An Ode To The Harvey Norman Bargain Bins Of The Early 2000s

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harvey norman bargain bin
Image: Glow Zone Interactive

Growing up with PC games in the early ’00s was a strange time. Gaming successfully breached the mainstream. PC games were the hot new thing, and edutainment was king as classrooms around Australia used educational games as a way to teach young kids. Adaptations of Arthur and The Magic School Bus played on lone classroom computers. A rambunctious ghost taught kids to type in the aptly named Kid’s Typing. If you knew where to look, you could find PC games everywhere. If you regularly hung out at Harvey Norman, you could even find some real treasures.

The bargain bins at Harvey Norman were the holy grail of video games when I was growing up.

Inside, you’d find a range of PC games from humble adventures to story games and maths challenges. For a young girl earning $2 pocket money a week, it was the only viable source for nabbing a decent PC game for cheap. While there were often duds in the mix, you could usually find middling to great games in the bowels of the bargain bins if you spent enough time fishing.

Cheap early 2000s PC games would go for $5 and $10 a pop. For that, you’d get a few hours of fun and probably a life lesson or two. Some went in the actual bin after you loaded them up, but most were solid fun.

If you were lucky, you could find some real gems in the pile, hiding beneath the top layer of boxes and jewel cases. My copies of Freddi Fish, Spy Fox and original The Sims were excellent dumpster dive finds at Harvey Norman. In fact, I nabbed most of the classic Humongous Entertainment line-up.

harvey norman bargain bin
A small portion of my Harvey Norman bargain bin finds.

Later dives yielded copies of the much-beloved (but long forgotten) Fairies of the Forest, created by defunct Australian studio Glow Zone Interactive. There was also a maths game where you played as a little helicopter, a game called Kiki’s Forest starring a little cat and several ‘1000 Game‘ collections filled with shovelware. The CDs weren’t always the best, but they were always a good time.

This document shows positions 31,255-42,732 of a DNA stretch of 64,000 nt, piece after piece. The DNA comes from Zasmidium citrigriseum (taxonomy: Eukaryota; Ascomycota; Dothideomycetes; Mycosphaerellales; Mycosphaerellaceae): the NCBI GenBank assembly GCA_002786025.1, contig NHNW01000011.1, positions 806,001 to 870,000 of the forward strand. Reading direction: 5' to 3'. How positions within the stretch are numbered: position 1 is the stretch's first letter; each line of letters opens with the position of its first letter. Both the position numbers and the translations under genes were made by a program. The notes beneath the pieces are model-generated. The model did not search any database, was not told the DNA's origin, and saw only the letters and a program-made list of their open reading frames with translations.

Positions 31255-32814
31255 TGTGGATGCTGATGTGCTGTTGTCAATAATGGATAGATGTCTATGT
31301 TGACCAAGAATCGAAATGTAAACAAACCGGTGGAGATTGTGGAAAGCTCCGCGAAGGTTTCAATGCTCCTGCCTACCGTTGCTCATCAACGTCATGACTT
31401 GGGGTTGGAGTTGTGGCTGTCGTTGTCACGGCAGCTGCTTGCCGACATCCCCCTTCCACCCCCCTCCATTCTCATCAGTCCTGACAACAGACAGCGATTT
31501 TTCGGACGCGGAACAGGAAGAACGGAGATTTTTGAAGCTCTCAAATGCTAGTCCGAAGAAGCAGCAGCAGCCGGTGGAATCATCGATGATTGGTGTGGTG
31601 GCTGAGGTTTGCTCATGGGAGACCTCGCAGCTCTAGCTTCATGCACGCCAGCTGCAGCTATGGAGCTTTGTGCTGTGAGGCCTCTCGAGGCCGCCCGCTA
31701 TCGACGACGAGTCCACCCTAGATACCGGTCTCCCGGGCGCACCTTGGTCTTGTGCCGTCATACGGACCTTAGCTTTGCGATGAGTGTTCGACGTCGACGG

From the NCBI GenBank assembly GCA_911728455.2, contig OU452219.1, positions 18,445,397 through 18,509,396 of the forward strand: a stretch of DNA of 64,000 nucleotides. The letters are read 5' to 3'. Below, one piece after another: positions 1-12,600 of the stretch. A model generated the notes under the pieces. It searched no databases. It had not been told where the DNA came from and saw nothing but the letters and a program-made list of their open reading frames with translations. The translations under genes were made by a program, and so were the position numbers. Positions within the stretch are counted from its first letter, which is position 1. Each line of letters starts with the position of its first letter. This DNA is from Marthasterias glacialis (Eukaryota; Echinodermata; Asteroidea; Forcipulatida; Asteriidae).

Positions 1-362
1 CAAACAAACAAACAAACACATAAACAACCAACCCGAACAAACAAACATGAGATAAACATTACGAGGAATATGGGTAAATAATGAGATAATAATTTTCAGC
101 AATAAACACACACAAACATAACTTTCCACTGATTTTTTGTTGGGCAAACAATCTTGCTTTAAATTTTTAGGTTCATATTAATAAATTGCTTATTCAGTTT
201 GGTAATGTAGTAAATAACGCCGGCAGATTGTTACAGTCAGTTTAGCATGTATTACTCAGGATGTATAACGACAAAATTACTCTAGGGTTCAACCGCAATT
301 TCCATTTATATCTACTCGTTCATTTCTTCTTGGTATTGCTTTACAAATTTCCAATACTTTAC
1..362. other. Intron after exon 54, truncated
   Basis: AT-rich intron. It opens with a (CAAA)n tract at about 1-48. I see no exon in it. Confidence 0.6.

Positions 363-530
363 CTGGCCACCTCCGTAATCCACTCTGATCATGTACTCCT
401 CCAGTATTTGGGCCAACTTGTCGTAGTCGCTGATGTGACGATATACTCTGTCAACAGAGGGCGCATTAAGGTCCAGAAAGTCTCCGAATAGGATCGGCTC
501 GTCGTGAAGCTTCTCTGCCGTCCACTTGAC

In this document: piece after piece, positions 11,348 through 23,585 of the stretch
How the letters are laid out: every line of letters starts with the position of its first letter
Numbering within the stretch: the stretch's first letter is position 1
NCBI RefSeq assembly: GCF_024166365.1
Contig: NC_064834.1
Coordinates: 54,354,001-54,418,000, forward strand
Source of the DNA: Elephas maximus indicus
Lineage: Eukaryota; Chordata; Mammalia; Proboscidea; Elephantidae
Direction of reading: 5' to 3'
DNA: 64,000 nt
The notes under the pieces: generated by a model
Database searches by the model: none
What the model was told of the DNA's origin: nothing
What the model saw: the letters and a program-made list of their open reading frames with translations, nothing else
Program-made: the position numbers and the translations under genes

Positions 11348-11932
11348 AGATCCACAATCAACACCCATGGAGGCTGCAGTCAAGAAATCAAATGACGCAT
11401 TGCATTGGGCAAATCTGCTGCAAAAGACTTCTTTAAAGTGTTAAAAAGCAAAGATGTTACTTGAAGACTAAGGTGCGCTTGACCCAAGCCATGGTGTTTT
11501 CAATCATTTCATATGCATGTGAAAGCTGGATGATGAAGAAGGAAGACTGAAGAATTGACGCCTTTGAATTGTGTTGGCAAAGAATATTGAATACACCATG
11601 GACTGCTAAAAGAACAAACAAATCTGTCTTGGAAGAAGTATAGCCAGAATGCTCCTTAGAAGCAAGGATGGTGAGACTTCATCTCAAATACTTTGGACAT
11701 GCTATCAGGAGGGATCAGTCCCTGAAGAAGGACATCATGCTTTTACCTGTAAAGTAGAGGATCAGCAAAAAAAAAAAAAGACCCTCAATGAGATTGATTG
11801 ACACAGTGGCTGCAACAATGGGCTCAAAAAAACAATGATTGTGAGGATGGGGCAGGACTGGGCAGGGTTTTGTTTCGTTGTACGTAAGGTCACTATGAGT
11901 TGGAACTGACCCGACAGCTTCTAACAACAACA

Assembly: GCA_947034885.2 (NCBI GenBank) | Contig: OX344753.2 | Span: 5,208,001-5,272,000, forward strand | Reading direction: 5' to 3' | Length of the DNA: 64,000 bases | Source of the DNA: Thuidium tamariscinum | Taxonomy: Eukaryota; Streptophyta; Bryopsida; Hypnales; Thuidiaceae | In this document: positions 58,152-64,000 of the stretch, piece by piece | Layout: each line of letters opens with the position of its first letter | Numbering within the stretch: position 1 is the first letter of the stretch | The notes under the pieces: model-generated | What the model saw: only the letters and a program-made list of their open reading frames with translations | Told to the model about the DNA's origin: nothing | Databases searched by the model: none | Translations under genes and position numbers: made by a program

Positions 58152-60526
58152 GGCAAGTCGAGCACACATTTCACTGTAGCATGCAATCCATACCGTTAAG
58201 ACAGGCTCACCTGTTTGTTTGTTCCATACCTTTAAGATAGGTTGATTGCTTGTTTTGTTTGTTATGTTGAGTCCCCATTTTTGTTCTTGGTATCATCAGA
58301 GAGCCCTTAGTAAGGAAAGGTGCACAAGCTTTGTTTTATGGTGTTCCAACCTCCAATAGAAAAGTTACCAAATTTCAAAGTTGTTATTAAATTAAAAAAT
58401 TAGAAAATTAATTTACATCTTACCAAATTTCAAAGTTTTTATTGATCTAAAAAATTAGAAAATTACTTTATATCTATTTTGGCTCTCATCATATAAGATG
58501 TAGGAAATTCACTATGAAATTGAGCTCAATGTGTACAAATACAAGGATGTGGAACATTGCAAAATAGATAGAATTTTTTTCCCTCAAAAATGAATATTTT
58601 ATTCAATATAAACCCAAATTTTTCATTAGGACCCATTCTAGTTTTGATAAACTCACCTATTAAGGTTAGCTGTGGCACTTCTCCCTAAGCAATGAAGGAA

There was also Reading Blaster 2000Jump Start 2nd Grade and Thinkin’ Things 3 in later bin searches, all of which are personal favourites for me. They’re weird, very niche and I wasted many hours as a kid playing them on the old family Shuttle computer.

Bargain bin hunting for video games was the original ‘loot box’ system for gamers. If it had an interesting enough cover or it was cheap enough, you probably just gave it a go. It was better than nothing, if you could afford it.

I’ve kept all my CDs from the glory days of dumpster diving at Harvey Norman. The vast majority of them no longer run without emulation or some other workaround. Most, you can barely find mention of online. But that was part of the joy in the bargain bin — finding real, uncut gems you and your mates had never heard of.

As physical media becomes less common, the joy of finding a great PC bargain has almost vanished, and that’s a real shame.

Do you remember the great days of the Harvey Norman bargain bin? What gems did you find? Tell us about it in the comments below.

Comments

  • We had a Grace Bros. in the town I grew up in, they had some great specials and random stuff (I got Gateway super cheap when it was new), i was a bit odl for the cheaper stuff at HN but I remember up until at least 2003 they were still using the buy price backwards on the box as a code, so I’d give them a 10-15% margin offer and if they didn’t go to that price I’d get it elsewhere, if they did I’d go back to that salesman all the time.

    ah for the days before EB Games bumped the prices up by ~$30

  • I remember you’d always find copies of Fallout 1 or 2 or Tactics in those bins in the early 2000’s. Then, when 3 was announced, they disappeared.

  • “Growing up with PC games in the early ’00s was a strange time. Gaming successfully breached the mainstream. PC games were the hot new thing, and edutainment was king as classrooms around Australia used educational games as a way to teach young kids.”

    I dunno. I was playing edutainment games (and games) at school in the 80s on Apple IIe computers and then “IBM Compatible” machines in the 90s. Games like Carmen Sandiego, Mystery House, Dino Eggs, Robot Odyssey, etc. were the popular ones. I even got lucky enough to be able to order the Scholastic Microzine disks for myself and to this day I still have fond memories of playing Escape From Ancatraz with my Dad.

    Once we got a 386, my pocket money would end up being spent on the old Apogee shareware disks that would hang on the revolving displays in shops. $10 each seemed like a dream for me when the more mainstream games were significantly more expensive.

    I was quite a lot older when Harvey Norman bargain bins became the thing and though I found a few goodies, I was more into console gaming so EB Game’s bargain racks were where my dollars were spent.

    • The late 90s and early 2000s were the golden years for edutainment, I reckon. It was the first time computers were affordable enough for schools and there were a bunch of hits out. I believe my school got its first ‘computer lab’ around 2001.

  • I managed to dig Planescape Torment out of a Harvey Norman bargain bin back in the day. Still sits somewhere in my top 5 games all these years later.

  • I got my first copies of Morrowind and Deus Ex in a Harvey Norman bargain bin. I think I have got more entertainment from those 2 alone than most full price games!

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